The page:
Mary Lincoln, 1846 or 1847. Courtesy of the Library of Congress.

Just over two hundred years ago today, on December 13, 1818, Mary Ann Todd came into the world screaming. Or at least, we assume she came into this world screaming, as most babies do. It was a rainy Sunday in Lexington, Kentucky. Mary’s mother Eliza likely sent for the midwife. Together, the women would have laughed, cried, and worked through the labor in a female experience, a female world not yet dominated by male doctors. The midwife would have encouraged Eliza, and perhaps offered some mulled liquor, until the big moment of Mary’s arrival.[1]

When she married Abraham Lincoln, she dropped the Todd, and would sign her name Mary Lincoln for the rest of her life. Her life and legacy would be haunted by thousands of interpretations and misinterpretations. Mary the sane, Mary the insane, Mary the devoted wife, Mary the calculating manipulator. She shopped too much, cried too much, complained too much. After losing two sons, she turned to spiritualism, holding as many as eight seances in the White House. Then her third son passed, and later, her fourth would send her to an Illinois asylum. She later deemed it a “cruel persecution by a bad son” and to obtain her release, she secured the services of Myra Bradwell, one of the few female lawyers of the time.[2]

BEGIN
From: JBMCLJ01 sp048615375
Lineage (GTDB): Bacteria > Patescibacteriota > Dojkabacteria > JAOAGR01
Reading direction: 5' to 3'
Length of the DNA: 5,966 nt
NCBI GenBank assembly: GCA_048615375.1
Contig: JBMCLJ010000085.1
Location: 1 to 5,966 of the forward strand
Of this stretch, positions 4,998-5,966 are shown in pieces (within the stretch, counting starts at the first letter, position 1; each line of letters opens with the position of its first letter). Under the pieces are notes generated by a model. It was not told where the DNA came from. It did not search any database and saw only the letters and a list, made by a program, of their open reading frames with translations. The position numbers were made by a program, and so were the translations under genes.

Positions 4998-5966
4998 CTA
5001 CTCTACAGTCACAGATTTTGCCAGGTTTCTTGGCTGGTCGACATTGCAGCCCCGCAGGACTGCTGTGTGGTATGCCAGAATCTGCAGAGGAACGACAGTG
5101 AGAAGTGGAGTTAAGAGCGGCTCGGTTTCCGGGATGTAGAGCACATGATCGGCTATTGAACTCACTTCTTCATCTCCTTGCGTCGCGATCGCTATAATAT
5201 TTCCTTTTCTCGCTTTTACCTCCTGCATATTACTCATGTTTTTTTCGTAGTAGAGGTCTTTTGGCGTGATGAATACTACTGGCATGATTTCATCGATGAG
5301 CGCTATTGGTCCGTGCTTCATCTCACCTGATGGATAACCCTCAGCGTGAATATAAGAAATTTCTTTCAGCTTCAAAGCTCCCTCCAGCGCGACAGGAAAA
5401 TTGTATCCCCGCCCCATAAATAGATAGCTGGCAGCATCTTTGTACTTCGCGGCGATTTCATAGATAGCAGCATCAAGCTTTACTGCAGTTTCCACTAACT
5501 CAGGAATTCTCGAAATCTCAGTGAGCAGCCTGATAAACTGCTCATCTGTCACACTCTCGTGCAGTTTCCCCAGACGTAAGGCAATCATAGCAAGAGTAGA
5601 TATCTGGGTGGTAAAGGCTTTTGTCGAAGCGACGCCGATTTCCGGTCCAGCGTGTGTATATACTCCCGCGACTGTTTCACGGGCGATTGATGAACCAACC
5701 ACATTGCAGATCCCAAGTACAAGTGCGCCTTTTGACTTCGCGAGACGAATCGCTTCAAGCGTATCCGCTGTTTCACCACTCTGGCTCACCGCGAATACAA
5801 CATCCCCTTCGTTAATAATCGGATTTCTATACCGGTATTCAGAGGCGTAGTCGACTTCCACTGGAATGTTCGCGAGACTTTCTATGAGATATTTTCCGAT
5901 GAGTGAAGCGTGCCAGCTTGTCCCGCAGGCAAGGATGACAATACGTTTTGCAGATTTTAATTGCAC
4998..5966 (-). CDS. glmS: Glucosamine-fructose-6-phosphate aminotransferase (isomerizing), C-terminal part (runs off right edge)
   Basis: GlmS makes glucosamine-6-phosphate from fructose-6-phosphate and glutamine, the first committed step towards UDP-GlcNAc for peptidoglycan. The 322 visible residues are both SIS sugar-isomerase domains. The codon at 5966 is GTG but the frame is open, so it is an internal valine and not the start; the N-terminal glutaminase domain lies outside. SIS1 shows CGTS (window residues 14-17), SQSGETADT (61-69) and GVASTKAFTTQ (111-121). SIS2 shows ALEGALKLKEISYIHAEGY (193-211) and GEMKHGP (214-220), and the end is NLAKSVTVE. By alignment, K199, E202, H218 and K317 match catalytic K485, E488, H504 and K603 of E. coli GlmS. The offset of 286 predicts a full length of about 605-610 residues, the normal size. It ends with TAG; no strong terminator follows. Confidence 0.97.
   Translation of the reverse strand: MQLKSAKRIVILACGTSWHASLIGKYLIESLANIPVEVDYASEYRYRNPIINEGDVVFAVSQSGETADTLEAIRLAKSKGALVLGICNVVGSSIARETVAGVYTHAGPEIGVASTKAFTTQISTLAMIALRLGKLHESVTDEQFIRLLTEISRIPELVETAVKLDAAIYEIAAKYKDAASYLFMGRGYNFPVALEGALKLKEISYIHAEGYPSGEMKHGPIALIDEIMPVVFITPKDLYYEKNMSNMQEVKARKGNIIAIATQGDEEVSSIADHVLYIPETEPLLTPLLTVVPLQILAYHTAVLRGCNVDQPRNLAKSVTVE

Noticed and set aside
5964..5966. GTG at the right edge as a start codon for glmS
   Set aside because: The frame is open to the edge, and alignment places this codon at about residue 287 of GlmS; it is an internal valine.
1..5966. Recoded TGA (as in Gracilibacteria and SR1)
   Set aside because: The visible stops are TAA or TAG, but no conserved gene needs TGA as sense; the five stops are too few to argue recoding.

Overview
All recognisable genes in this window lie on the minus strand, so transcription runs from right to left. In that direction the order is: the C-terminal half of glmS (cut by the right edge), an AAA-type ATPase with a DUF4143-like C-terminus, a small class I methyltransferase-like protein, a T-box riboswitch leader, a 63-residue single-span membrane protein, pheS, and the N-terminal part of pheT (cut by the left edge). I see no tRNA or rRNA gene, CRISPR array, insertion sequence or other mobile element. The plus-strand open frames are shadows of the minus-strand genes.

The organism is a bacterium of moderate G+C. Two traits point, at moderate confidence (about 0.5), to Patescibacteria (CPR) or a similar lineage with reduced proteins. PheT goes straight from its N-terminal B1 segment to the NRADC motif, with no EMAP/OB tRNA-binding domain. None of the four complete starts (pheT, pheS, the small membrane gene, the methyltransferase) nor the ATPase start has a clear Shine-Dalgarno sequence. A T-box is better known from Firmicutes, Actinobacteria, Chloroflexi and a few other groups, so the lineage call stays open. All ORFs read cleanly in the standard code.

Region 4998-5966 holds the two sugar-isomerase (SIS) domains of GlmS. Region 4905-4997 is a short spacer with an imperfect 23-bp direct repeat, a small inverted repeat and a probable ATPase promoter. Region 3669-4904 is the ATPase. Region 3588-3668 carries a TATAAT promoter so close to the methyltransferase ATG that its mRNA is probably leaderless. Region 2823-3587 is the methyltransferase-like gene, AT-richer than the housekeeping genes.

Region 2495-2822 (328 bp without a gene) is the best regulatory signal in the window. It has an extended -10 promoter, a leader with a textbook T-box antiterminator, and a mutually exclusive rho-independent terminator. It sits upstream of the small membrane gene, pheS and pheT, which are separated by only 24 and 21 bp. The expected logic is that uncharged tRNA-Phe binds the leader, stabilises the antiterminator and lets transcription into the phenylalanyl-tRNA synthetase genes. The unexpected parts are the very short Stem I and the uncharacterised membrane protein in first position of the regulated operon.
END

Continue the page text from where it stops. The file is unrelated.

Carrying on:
But to her core, she cared about family. A family she loved, a family she lost, a family that lay shattered around her. We can imagine the movie of her life, with scenes flickering by – Mary in 1842, courting a tall and talented backwoods lawyer in Springfield, Illinois. In 1860, the wife whose husband reportedly ran home yelling “Mary, Mary, we are elected!” after he learned that he had won the presidential election. In 1862, a mother, miserably consoling her eleven-year-old son Willie, as he lay dying of typhoid fever. And on April 14, 1865, that fateful night she held her husband’s hand as he laughed at a line in the theatre, unaware of the gun to his head.[3]

The entire article can be viewed on the Journal of the Civil War Era Muster blog.

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